The combination of Sir Simon Rattle, Elīna Garanča and the Berliner Philharmoniker could never be anything less than a class act. The capacious 2,500-seat Baden-Baden Festspielhaus was a similarly immodest setting.

Sir Simon Rattle © Johann Sebastian Hanel
Sir Simon Rattle
© Johann Sebastian Hanel

A mixed-bag programme of Richard Strauss, Berg, Ravel and Stravinsky was very much “une sélection à la Rattle” with orchestral showpieces bookending some superb singing by the celebrated Latvian mezzo. It was also a programme of relatively youthful works – all were written before the composers had reached 30 and Richard Strauss was only 24 when he penned his spectacular Don Juan. The exuberance of youth is evident in Strauss’ musical portrayal of the libidinous libertine, and at least in terms of orchestral volubility, the musicians’ exuberance was as rampant as the eponymous hero’s hormones. Marked fortissimo allegro molto con brio, the opening bars instantly attested to the orchestra’s peerless reputation. The ascending soaring strings echoed by blasting brass and crashing cymbals displayed an orgasmic potency similar to Der Rosenkavalier 23 years later. The tranquillo violin solo played by concertmaster Noah Bendix-Balgley was Straussian lyricism at its most seductive and recapitulation of the principal theme revived the euphoric pulse. The wistful cor anglais solo was sensitive without being saccharine. By the tone poem’s gentle conclusion, every section of the orchestra, including the pixie-ish glockenspiel, had more than proved its exceptional virtuosity.

Alban Berg’s Sieben frühe Lieder reveal not only the influence of his teacher Arnold Schoenberg but also hints of Strauss, Mahler and even Debussy, especially in Nacht. The essential Einsamkeit (lonesomeness) of the assembled poems seems textually better served by a more mellifluous mezzo sound despite Berg’s later transcription for higher voice. In this sense, Elīna Garanča’s chocolate velvet timbre was ideal even if her narrative involvement was occasionally slightly distant. The long phrases in Rilke’s Traumgekrönt and Hauptmann’s Nacht displayed flawless breath control with an impeccable pianissimo mezzvoce on “ein Hauch vom fernen Hain”. “Trinke Seele! Trinke Einsamkeit!” had poignant word-colouring with a nuanced crescendo-diminuendo. The higher tessitura in Die Nachtigall showed Garanča’s solid top with some soaring G and A naturals. The Berliners provided sensitive accompaniment with an impressive palette of orchestral colours, especially in winds and strings.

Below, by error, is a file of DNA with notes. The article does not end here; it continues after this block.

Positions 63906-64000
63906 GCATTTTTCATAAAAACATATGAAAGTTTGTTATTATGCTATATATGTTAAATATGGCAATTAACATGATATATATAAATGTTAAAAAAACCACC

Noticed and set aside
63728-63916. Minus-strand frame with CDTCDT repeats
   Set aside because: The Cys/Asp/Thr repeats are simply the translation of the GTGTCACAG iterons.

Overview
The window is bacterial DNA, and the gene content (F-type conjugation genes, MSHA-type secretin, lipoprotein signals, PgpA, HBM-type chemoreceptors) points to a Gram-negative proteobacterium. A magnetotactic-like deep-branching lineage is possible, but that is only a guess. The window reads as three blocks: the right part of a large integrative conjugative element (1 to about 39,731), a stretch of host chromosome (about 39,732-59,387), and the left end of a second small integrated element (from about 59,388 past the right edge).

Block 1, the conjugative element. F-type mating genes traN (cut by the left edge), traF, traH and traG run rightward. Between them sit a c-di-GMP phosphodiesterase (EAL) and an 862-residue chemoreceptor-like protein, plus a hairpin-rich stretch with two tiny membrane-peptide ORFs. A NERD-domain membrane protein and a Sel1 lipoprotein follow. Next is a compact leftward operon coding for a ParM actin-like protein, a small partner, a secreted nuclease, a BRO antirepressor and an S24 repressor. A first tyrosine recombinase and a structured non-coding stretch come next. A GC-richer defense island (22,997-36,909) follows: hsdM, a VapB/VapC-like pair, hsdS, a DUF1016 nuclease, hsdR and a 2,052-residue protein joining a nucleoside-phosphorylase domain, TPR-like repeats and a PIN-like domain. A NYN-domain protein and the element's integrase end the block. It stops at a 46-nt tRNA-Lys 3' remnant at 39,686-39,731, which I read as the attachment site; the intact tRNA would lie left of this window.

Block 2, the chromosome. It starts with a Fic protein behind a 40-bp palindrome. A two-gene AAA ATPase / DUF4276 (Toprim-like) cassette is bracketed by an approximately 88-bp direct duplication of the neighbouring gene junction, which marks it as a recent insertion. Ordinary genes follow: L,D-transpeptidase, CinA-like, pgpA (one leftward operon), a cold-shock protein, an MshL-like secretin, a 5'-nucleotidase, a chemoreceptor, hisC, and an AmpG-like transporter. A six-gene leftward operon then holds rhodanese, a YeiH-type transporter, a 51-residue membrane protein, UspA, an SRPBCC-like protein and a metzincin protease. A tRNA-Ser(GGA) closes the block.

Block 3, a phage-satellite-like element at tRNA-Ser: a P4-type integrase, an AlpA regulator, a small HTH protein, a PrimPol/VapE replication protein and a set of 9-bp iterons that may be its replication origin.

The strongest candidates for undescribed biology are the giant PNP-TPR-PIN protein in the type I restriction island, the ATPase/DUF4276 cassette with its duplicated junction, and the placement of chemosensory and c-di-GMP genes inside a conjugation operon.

Garanča has a number of French roles in her operatic repertoire but not much by Ravel, which is unsurprising as he only completed two operas. The glamourous Latvian’s excellent French diction and round vowels made her ideal for the Shéhérazade song cycle. From the first pianissimo articulation of Asie it was clear that, like Régine Crespin, Garanča could have held any number of sultans, sheiks or satraps in endless suspense. The dusty key signature of E flat minor portends mystery if not allure and the extended vocal line traversing high B flat to low C sharp displayed the mezzo’s impressive range. In La Flûte enchantée Garanča’s limpid timbre was ably echoed by a wistful flute obbligato. The seductive sexual ambiguity of L’Indifférent was wonderfully purred in “Tes yeux sont doux comme ceux d’une fille”. “Mais non, tu passes” was regret par excellence. Ravel was a master orchestrator which meant that there was plenty of instrumental virtuosity for the gifted Berliners to contribute.

The concert concluded with a punchy performance of Stravinsky’s Petrushka with some outstanding wind, brass and percussion playing. Contrabassoon burped along in the vivace “Shrovetide Fair” section, piano and xylophone added zing and tamtam and tuba gave exotic shadings. Despair in Petrushka’s cell was admirably portrayed by bassoon, flute and cor anglais over some pristine piano playing. Trumpets were dazzling in the Ballerina waltz and there was biting string marcati in the Shrovetide impetuoso passage and Coachmen’s dance. The oboe melody taken up by horns and strings in the evening Shrovetide Fair music was lithe and lively. 

Conducting without a score, Rattle seemed to relish being maestro marionetteer in a game of musical “Simon Says” but the Berliner Phiharmoniker were anything but mindless puppets. Bravos all round.